By Lillian Zhou, CAPA JRC reporter
A chilly Saturday morning on the 26 of January, the executive and Asian American Heritage Planning Team of the Chinese American Parents Association of Montgomery County (CAPA-MC) held a social gathering with the current President of the University of Maryland (UMD), Wallace Loh. They held discussions on several topics, ranging from the difficulties Asians Americans currently face in the workplace to the many improvements to UMD which Dr. Loh put in place as President.
Asian Americans in the United States
Firstly, Dr. Loh and the CAPA-MC members began with a discussion of how to establish more positive Chinese Americans role models in American society in light of current tensions between the two countries. An issue which was brought up was the lack of Chinese participation in giving back to the community. Dr. Loh encouraged all Chinese-Americans to be actively involved in their community, saying that “…democracy is not just voting. What makes democracy work is people working together.”
One question which Dr. Loh was asked- “What are your thoughts on encouraging Asian Americans to merge with the melting pot- what advice do you have for us to integrate?” To this, Dr. Loh replied that although a large percent of the excelling student body for many colleges identify as Asian American, there are only two Chinese-American university presidents of major research colleges in the entire country- “Me, and one in Santa Barbara [in California].” He addressed that the larger issue at hand were the stereotypes that Asians faced in the workplace, that Chinese are skilled in technology .or STEM-related jobs, but not fit for public or leadership ones.
Dr. Loh then went over his personal journey to becoming President of UMD. Although he was born in Shanghai, his family brought him to Lima, Peru when he was only one year old. He grew up in Peru and left for the United States when he was 15. Although he didn’t speak much English, he studied hard and earned first a master’s degree from Cornell, then a doctorate in psychology from the University of Michigan, and finally, a law degree from Yale. Joking about his upbringing, Dr. Loh added that Spanish is the only language he speaks without an accent. “I speak Chinese with a Spanish accent, and English with a mix of Chinese/Spanish accent.” He added that people were initially very confused when they met him, as he looked Asian but spoke fluent Spanish.
UMD College Park Development
Dr. Loh then discussed the actions he took to improve UMD at College Park. He said, “The major mission of a university is not just to educate people to get jobs- although that is a major part- but to teach people to be civilized, responsible citizens of society.” Dr. Loh described a civics education program he hoped would accomplish that goal and focus on unity and respectful discussion among students. Dr. Loh also described his vision for education in the future. “Typically in college, you have an auditorium with 100-200 students, and the teacher lectures- this is so obsolete.” Dr. Loh instead advocated for a more hands-on learning, with students downloading teacher’s lectures onto mobile devices instead of sitting passively for 60 minutes during class. Actual class time would then be spent working in small groups on projects applying the topics learned from each lecture, receiving active help from TAs and teachers. He described a new building which he planned for lectures of this kind, saying that students loved the teaching style, but that teachers were unexperienced in instructing in that fashion.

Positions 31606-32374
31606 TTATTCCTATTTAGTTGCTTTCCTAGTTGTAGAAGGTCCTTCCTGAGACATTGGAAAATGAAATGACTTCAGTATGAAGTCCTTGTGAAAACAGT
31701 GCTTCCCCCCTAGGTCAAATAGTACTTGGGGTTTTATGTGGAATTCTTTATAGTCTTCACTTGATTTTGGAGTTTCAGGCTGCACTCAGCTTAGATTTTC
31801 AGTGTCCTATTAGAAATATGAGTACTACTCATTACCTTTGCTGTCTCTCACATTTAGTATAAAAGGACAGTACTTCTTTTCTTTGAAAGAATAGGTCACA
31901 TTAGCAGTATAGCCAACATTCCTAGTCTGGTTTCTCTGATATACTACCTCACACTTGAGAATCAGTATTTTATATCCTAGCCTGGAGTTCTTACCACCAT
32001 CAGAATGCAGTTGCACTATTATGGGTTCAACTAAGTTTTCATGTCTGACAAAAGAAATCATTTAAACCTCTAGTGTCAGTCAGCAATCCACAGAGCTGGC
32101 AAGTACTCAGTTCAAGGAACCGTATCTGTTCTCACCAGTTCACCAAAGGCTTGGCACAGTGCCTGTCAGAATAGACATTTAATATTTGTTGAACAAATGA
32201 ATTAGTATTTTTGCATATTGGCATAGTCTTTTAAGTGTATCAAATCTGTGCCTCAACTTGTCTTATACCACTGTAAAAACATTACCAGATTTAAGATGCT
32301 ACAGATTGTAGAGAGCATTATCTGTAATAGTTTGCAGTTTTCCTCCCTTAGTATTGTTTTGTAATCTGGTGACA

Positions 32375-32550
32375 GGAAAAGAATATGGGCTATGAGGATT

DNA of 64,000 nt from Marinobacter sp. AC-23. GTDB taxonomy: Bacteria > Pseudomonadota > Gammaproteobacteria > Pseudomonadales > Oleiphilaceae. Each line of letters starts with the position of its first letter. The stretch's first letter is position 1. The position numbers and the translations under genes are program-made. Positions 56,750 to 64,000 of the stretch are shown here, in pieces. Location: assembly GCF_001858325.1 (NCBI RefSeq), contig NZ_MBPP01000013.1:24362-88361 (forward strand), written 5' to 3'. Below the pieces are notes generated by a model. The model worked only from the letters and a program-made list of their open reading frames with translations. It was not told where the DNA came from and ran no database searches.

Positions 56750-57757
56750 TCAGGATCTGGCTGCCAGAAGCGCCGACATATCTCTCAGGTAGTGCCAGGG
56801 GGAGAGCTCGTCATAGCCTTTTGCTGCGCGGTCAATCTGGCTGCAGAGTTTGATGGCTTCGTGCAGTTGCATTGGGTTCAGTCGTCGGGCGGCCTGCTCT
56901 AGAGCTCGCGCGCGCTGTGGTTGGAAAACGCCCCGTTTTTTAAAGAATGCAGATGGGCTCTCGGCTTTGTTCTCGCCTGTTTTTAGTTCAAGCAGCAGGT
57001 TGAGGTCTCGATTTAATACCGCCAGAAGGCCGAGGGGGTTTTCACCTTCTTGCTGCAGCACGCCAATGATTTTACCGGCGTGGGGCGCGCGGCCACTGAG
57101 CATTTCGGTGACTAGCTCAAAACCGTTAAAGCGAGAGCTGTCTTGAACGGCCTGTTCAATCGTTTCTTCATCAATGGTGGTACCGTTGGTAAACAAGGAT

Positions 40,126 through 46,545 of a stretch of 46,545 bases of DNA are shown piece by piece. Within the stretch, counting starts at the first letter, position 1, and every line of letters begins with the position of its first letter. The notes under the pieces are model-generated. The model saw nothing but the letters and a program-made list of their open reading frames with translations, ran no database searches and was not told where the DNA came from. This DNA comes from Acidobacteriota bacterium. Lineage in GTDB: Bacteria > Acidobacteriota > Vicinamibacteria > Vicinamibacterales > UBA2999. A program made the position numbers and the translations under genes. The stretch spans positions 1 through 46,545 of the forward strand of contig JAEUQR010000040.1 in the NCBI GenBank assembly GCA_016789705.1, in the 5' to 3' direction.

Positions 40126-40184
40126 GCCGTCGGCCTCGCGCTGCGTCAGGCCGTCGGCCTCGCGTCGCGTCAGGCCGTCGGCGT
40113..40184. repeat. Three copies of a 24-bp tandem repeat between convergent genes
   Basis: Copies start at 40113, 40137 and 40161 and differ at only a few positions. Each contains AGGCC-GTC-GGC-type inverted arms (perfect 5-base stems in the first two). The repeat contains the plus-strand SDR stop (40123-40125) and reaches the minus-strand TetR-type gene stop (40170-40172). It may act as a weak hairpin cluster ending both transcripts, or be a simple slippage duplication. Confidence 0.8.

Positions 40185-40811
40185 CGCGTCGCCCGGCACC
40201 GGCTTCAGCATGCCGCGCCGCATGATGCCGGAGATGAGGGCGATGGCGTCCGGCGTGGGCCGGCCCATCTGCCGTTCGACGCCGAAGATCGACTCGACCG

Dr. Loh then recalled past experiences he had during his presidency at UMD. One main project he had was to improve the situation in College Park, which was victim to crime and violence. This operation began after a consultant threatened to quit two weeks after Dr. Loh began his presidency. Dr. Loh inquired as to why he wished to leave UMD, then learned about the many issues with the college. Not only was the university literally a college in a park- with no surrounding community- but there was no strict policing, the faculty all lived farther away from the college due to a lack of public schools, and there was no money to develop. Dr. Loh then brought in two million to transform College Park, hiring more police forces to ensure safety, creating a charter school where 600 students learned 15 different languages, improving ease of transportation, and building hotel and amenity areas nearby for the community. He emphasized efficient use of resources with respect to the charter school- “…the Latin classes are taught by UMD students learning classical Latin. The PE classes are taught by UMD varsity players.”
Eventually, with many excited discussions and more than a few slices of pizza, the meeting came to an end. As the members left- bracing for the crisp January air- the advice and encouragement which Dr. Wallace Loh shared was sincerely taken to heart.
This article was provided by Chinese American Parents Association Junior Reporter Club (CAPA JRC) with members who interviewed, audio recorded, wrote, translated, and video recorded. CAPA JRC has 19 Montgomery County middle to high school students. They have created a bilingual platform delivering news and serving the community.